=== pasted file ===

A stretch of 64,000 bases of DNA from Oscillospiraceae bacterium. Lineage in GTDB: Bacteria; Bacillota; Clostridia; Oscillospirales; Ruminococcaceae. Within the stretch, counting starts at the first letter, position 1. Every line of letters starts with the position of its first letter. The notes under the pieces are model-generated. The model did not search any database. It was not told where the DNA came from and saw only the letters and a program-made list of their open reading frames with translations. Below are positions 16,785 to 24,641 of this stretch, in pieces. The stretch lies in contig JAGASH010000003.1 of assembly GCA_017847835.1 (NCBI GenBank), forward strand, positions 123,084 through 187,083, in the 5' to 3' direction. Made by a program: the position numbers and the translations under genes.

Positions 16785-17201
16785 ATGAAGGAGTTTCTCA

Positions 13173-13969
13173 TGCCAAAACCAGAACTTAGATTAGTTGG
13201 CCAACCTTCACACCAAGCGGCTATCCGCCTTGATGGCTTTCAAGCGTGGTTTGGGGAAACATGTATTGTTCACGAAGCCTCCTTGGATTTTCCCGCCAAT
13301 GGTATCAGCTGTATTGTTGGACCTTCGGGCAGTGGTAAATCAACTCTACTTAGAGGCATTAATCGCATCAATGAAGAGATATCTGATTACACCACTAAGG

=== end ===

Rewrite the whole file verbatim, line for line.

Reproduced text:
A stretch of 64,000 bases of DNA from Oscillospiraceae bacterium. Lineage in GTDB: Bacteria; Bacillota; Clostridia; Oscillospirales; Ruminococcaceae. Within the stretch, counting starts at the first letter, position 1. Every line of letters starts with the position of its first letter. The notes under the pieces are model-generated. The model did not search any database. It was not told where the DNA came from and saw only the letters and a program-made list of their open reading frames with translations. Below are positions 16,785 to 24,641 of this stretch, in pieces. The stretch lies in contig JAGASH010000003.1 of assembly GCA_017847835.1 (NCBI GenBank), forward strand, positions 123,084 through 187,083, in the 5' to 3' direction. Made by a program: the position numbers and the translations under genes.

Positions 16785-17201
16785 ATGAAGGAGTTTCTCA

Positions 13173-13969
13173 TGCCAAAACCAGAACTTAGATTAGTTGG
13201 CCAACCTTCACACCAAGCGGCTATCCGCCTTGATGGCTTTCAAGCGTGGTTTGGGGAAACATGTATTGTTCACGAAGCCTCCTTGGATTTTCCCGCCAAT
13301 GGTATCAGCTGTATTGTTGGACCTTCGGGCAGTGGTAAATCAACTCTACTTAGAGGCATTAATCGCATCAATGAAGAGATATCTGATTACACCACTAAGG